Urgyen Lingpa (O rgyan gling pa, born c. 1323) is most famous for his revelation of twenty-eight treasure troves, which include the Pema Katang (Padma bka’ thang) and the Five Chronicles (bKa’ thang sde lnga).
A curious reference to a khrims rnga, a drum of the law, appears in the rLangs kyi po ti bse ru rgyas pa. This semi-mythical genealogy of the rLangs clan was probably compiled in the late fourteenth century, quite possibly from earlier sources. In an early section, the sage Jangchub Drékol (Byang chub ’dre bkol) (c. 11th century) travels to eastern Tibet in search of his destined disciples. There he meets Ling Gesar, who gives the him various gifts. These include, [p. 46]:
The Khrims gnyis lta ba’i me long (The mirror of the two laws) is the earliest (known) Tibetan legal treatise. Created in the late fourteenth or early fifteenth centuries, it contains fifteen edicts, the zhal lce bco lnga, which provided inspiration for later legal texts. They are introduced as the g.yu ’brug sgrog pa’i zhal lce so sor bshad pa, ‘an explanation of the edicts, which are (like) the roar of a turquoise dragon’.
By adopting Buddhism Tibetans adopted a jurisprudential problem: how were they to account for the use of physical punishments? This problem had already troubled Indic writers, who had developed different approaches to the role of the good Buddhist king, the cakravartin.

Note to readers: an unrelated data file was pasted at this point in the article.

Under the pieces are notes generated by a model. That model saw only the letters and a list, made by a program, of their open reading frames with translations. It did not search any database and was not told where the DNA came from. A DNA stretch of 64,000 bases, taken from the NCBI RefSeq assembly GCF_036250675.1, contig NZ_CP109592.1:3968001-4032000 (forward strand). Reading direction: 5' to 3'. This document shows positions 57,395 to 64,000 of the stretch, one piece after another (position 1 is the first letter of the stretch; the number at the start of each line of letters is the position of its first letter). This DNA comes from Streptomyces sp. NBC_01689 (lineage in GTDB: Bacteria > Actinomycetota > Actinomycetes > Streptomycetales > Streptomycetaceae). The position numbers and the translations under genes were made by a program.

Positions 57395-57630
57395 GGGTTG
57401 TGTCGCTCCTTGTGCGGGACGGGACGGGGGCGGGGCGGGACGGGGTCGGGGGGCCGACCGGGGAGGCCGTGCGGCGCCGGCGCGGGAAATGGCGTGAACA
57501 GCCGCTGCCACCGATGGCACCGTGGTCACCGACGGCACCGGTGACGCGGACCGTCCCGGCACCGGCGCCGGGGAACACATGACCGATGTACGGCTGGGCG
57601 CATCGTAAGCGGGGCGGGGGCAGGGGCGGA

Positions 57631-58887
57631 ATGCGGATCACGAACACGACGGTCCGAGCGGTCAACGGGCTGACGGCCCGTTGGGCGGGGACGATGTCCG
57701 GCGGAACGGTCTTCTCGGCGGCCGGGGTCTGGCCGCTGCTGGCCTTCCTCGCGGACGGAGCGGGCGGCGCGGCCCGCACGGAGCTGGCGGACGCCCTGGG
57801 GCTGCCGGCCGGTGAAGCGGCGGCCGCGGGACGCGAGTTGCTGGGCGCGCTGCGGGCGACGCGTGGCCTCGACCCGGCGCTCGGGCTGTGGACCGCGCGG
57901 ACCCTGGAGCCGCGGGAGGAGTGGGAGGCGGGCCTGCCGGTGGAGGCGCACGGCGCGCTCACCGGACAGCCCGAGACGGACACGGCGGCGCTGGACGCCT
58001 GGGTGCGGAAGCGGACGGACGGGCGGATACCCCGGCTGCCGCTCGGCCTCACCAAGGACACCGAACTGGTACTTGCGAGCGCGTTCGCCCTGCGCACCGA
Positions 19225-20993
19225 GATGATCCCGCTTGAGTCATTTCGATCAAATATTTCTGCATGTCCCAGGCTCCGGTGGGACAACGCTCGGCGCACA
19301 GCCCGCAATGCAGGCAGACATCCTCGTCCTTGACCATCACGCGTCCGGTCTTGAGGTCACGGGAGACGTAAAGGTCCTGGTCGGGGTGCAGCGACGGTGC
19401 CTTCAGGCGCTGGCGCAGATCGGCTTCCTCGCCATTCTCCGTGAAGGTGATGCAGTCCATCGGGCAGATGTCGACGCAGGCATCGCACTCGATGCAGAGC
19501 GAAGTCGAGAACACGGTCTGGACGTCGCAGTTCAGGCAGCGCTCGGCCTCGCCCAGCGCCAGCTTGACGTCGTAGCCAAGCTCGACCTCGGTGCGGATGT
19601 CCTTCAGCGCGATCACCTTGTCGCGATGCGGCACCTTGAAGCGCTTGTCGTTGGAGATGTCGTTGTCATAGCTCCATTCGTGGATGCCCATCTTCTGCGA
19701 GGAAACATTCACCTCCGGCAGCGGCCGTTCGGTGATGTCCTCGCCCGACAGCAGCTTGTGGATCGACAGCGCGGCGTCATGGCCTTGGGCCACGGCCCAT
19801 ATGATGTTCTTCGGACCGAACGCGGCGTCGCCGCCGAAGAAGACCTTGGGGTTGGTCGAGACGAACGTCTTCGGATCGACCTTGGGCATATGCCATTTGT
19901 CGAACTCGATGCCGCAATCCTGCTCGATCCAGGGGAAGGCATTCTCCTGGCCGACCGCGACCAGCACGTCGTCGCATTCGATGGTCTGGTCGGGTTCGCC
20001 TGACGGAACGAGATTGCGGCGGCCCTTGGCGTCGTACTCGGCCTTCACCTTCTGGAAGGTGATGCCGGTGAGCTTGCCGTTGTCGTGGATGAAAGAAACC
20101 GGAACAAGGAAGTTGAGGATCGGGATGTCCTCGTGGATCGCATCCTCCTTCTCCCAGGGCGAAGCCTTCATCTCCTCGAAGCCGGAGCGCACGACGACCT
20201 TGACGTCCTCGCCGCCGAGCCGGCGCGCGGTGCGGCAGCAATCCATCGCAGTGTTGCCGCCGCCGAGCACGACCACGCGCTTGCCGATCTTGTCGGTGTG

Lha bLa ma Ye shes ’Od, ruler of Western Tibet in the late tenth century, is well known for his efforts to promote Buddhism, suppress Bon, and stamp out inappropriate ritual practices. He was also a law-maker.
Laws have not survived from his time, but a biography, written four centuries later, is shot through with references to khrims.  It indicates that for Yeshe Öd, law-making was a means to protect religious institutions, maintain peace, promote the moral conduct and happiness of his people, and ensure correct behaviour among monastics.
Chinese emperors regularly granted amnesties. These were gestures of mercy, often announced at the beginning of a reign, or on other auspicious occasions. During the Tang dynasty there were 176 such amnesties. They generally applied to convicted criminals, but might also extend to cancel debts.1 Were Tibetan emperors inspired to do something similar?
The Tibetan concept of khrims can generally be rendered as ‘law’. Examining early sources, however, suggests a subtle shift in the ambit and significance of this term towards the end of the imperial period. This was a time during which new ideologies about Tibetan history, kingship, and statehood were being worked out and the concept of khrims came to play a new, and prominent, role within them. In this post I trace these changes and consider their historical context.